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US warns Turkiye of sanctions if business with Russia continues

August 24, 2022 at 7:28 pm

US Deputy Treasury Secretary Wally Adeyemo in Brussels, on March 29, 2022. [JOHANNA GERON/POOL/AFP via Getty Images]

The United States has expressed its concerns to Turkiye over its ongoing business ties and trade with Russia, warning it of similar sanctions on Turkish businesses, if cooperation continues.

In a statement by the Turkish Industry and Business Association (TUSIAD) yesterday, it confirmed that the US Treasury and its Deputy Secretary, Wally Adeyemo, had sent a letter to the Turkish Association and the American Chamber of Commerce in Turkiye stating that companies and banks in the country are at risk of being sanctioned by Washington.

“Any individuals or entities providing material support to US-designated persons are themselves at risk of US sanctions,” the letter stated, according to the Wall Street Journal. “Turkish banks cannot expect to establish corresponding relationships with sanctioned Russian banks and retain their corresponding relationships with major global banks as well as access to the US dollar and other major currencies.”

That warning was issued after Adeyemo had made a rare visit to Ankara and Istanbul that same month, in which he also expressed the US’s concerns over Turkish businesses’ ties to Russian businesses and oligarchs, particularly in regards to the latter’s use of Turkish entities to circumvent Western sanctions.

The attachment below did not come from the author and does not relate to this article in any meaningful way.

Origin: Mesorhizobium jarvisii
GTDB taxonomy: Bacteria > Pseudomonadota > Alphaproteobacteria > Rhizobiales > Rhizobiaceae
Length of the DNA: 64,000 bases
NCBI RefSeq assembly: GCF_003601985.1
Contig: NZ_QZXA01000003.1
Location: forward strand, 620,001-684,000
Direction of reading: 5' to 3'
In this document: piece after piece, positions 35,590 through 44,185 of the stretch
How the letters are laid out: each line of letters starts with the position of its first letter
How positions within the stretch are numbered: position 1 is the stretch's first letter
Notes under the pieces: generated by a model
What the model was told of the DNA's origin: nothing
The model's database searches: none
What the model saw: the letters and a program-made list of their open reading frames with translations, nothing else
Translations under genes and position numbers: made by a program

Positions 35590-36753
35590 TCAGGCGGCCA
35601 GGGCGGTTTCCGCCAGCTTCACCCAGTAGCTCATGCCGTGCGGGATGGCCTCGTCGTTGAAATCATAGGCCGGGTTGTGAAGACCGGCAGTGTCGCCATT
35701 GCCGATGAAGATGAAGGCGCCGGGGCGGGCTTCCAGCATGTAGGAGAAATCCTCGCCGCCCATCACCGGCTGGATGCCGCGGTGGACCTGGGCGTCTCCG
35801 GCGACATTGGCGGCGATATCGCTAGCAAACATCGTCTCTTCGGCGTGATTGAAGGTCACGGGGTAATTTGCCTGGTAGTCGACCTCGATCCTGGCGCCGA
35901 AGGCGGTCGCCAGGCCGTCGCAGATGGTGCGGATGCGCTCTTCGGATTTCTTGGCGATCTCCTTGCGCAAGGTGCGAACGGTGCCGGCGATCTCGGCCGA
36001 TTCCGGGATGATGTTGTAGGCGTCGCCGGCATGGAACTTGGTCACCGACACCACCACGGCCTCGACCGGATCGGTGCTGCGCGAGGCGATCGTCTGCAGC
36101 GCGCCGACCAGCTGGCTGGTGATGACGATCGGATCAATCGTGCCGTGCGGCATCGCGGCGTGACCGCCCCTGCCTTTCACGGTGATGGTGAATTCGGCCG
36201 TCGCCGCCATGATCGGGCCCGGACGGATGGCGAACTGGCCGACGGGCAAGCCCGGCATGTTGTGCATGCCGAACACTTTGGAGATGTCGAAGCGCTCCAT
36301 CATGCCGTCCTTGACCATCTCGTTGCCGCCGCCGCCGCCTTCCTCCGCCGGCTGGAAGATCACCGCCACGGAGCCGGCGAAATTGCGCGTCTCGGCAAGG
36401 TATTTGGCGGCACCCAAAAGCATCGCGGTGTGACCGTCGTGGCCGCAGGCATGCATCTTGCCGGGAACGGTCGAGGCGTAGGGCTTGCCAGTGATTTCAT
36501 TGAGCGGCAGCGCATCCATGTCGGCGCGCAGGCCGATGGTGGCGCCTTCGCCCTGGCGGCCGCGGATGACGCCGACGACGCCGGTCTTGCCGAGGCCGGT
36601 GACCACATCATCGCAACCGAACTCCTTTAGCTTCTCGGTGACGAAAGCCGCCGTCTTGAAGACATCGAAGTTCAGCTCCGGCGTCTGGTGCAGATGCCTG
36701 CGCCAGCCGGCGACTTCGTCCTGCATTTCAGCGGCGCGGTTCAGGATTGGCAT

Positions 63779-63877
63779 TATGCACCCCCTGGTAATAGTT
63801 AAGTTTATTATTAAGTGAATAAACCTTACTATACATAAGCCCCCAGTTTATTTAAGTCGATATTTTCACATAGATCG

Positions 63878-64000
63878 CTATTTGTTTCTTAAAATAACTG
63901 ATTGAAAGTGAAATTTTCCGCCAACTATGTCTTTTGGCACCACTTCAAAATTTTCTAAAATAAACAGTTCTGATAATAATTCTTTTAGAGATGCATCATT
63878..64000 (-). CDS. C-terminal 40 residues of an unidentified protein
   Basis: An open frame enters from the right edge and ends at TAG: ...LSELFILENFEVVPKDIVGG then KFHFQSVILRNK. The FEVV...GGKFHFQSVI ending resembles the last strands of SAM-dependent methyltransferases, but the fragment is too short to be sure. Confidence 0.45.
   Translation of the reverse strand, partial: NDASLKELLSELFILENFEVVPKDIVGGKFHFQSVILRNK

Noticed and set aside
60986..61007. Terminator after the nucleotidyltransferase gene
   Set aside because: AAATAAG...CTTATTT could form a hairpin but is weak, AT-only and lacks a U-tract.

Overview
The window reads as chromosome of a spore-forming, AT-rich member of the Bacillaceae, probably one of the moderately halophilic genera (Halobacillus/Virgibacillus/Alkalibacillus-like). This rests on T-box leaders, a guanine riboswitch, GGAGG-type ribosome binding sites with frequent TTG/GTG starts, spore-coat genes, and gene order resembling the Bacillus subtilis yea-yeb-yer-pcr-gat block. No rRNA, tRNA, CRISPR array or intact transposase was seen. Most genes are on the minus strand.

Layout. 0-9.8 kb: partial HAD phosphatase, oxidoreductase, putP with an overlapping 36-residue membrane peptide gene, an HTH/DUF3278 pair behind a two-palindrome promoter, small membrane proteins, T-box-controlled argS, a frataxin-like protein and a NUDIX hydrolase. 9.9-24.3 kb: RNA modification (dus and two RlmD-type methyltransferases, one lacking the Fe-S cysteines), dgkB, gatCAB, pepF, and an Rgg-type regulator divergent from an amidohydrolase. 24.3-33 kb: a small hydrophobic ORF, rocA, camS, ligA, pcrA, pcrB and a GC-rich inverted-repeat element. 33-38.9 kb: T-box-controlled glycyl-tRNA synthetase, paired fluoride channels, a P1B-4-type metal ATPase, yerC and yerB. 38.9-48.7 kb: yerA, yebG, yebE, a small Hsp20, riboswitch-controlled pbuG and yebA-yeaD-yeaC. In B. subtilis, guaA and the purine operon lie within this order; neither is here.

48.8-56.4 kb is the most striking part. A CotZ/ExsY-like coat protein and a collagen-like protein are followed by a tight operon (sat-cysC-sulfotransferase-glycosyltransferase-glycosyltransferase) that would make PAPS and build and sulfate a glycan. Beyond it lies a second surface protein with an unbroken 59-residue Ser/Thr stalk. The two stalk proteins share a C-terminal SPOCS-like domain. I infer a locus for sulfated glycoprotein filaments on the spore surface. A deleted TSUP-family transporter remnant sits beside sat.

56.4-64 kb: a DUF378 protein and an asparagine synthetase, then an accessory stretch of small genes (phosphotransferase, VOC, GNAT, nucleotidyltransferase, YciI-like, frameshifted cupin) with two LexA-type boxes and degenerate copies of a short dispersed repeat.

Since the launch of Russia’s ongoing invasion of Ukraine in February, Turkiye has maintained and improved its ties with the Kremlin, despite condemning the military operation and supporting Ukraine politically, providing it with assistance, and selling arms to it.

READ: The US is pushing Turkey into Russia’s arms

Ankara’s ties with Moscow have particularly expanded in the economic sector, with the Turkish economy and banks facilitating the Russian MIR payment system after the Russian economy was cut off from the worldwide Western SWIFT payment system.

That facilitation has enabled Russian businesses and citizens to use Turkiye – along with other countries such as Belarus and those in central Asia and Latin America – as a conduit through which they operate financially with international markets and avoid Western sanctions.

Early this month, the two countries also agreed to partially pay for gas deliveries in rubles, further deepening bilateral economic ties and strengthening the standing of the Russian currency.

Throughout all that, Ankara has also refused to join in imposing sanctions on Russia and isolating it in any way, with the Turkish President Recep Tayyip Erdogan insisting that abandoning ties and cutting off dialogue will be counter-productive to negotiation efforts. In that sense, Turkiye is aiming to remain a neutral player and carry out a mediatory role.

The Turkish government seems to be aware that such steps could draw the ire of the US and Western nations, which could use the Turkish-Russian cooperation to justify imposing further sanctions against Turkiye, too.

Despite that, it insists that cannot directly oppose Russia due to heavy dependence on Russian energy imports and the harm that would beset the Turkish economy if it imposed similar measures against Russia.